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Mental Health



Your Seasonal Depression is Real and it’s Easier to Deal with SAD Than You Think

I’m not afraid to admit I get a little bummed out as summer transitions to autumn, and then to winter. The perfectly named Seasonal Affective Disorder (SAD), is an affliction of which I’ve always suffered, but for the longest time I thought I was being an overly sensitive wimp. After a mild and jovial summer, the cool air that gusts melancholy over the Midwest in early September had me wondering if I was about to get SAD again, if it was a legitimate condition, and if so, what I could do fight it.

SAD

I shot our resident mental health expert, Brooke Randolph, LMHC an email asking her about SAD, and she revealed that after two decades of speculation, SAD had officially been classified as a common disorder in the Diagnostic and Statistical Manual of Mental Disorders (DSM-5). In 2008—before SAD was an official diagnosis—Brooke wrote, “Our natural response to the seasonal changes only becomes a disorder when the distress is in excess of what would be expected from the stressor (seasonal change) and/or when it interferes with functioning in more than one key life area.” For example, if seasonal change begins to negatively impact your responsibilities as an employee, student, or partner, you probably have SAD.
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Hiking Everest and 450 Miles Across Spain Helps Kay Cherryholmes Find Her Way to Health

By Kay Cherryholmes

One day I googled myself and I was caught off guard by a blog link that had me tagged as one of his Top 10 Most Inspiring Athletes of 2010! I had met the guy while hiking and considered him a dear friend. At first I smiled; feeling like I had somehow been a positive in his eyes, then almost immediately it read that he met me while hiking in Nepal to base camp of Mt. Everest and that my BMI was that of a mack truck!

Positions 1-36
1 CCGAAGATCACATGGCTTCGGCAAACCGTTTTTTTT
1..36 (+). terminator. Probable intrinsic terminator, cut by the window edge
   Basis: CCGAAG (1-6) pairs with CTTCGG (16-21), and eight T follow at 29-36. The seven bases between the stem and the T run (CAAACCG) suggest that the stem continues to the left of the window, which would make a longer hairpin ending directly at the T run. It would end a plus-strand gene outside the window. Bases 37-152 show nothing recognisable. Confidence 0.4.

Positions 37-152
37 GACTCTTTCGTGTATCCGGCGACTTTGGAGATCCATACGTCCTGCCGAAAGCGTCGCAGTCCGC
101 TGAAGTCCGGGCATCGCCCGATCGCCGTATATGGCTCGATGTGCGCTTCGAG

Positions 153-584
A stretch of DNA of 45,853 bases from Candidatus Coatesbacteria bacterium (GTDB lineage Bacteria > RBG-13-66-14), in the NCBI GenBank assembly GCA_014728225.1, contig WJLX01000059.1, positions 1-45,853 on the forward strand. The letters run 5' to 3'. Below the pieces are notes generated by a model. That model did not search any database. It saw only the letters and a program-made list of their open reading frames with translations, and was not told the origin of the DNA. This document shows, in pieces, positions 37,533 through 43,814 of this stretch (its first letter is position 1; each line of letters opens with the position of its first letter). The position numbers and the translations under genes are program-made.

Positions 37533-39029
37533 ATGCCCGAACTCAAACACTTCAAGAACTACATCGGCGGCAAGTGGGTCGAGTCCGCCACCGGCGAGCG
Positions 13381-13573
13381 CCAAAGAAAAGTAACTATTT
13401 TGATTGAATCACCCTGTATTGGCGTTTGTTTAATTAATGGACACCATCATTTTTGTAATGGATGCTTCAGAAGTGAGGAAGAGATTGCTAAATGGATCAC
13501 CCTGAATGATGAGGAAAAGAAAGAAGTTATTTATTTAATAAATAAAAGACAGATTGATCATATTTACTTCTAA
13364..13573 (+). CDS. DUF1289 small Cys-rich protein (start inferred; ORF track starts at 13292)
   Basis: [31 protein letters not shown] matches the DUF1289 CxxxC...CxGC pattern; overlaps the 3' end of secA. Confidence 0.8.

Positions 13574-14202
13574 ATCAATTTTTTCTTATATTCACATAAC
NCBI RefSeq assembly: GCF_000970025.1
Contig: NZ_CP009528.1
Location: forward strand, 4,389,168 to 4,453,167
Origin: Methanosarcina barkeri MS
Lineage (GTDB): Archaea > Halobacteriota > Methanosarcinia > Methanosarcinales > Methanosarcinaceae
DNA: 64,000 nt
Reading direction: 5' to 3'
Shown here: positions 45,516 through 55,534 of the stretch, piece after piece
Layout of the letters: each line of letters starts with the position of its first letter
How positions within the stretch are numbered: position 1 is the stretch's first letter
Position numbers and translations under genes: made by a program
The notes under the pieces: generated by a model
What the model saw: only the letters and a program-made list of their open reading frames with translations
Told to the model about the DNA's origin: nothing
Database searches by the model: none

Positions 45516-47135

everest kay

Instantly real tears fell. Not tears of his writing, but tears of truth about my struggle to achieve fitness. Who was I kidding? Mostly myself it seems. I grew up a competitive gymnast. I was always on a scale and measured my success based on a number that ranged between 114 and 119.

Fast forward from age 14 to age 44 and I had been married, divorced, raised two children as a single mom, and was completely disconnected from the fitness I knew as a young adult. My mind, however, continued to crave challenges, even in a 230-pound body. For all the struggle that it took to walk up into the Himalayan mountains 80 pounds overweight,it never began to stop me. He wrote that it was my perseverance that got me on his Top 10 Athlete list.

I always describe myself from the shoulders up as a ‘Michael Phelps type‘ and from my shoulders down more of a ‘John Belushi type’. I am part extreme athlete, part party girl. Too much brie and wine and not enough cardio.

After more than a decade of athletic events where I have fought with the struggle of weight in competition I decided that my next adventure would be a 450-mile walk across Northern Spain; the Camino de Santiago. It is a spiritual pilgrimage that took me through the heart of many regions in Spain. Once again I would carry the extra weight on my body and an additional 30-pound backpack with all the necessary gear I would need in my 40 days of hiking.

camino santiago

I wanted to remove myself from all of the excuses at home that get between me and a stronger, more fit body. I left behind the wine, cheese, friends, family, dishes, laundry, job, dog, television and my comfy new couch. They’d all become specks of home reality in my rear view mirror as I landed on Spanish soil. I would be forced in to my own mind and body for hundreds of miles and countless days. I wanted answers and to be accountable to myself. I would have no other choice but to face the dragons in my head, that for decades have defined my mindset and impacted my choices.
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Take a Chill Pill, Too Much Stress Can Make You Miserable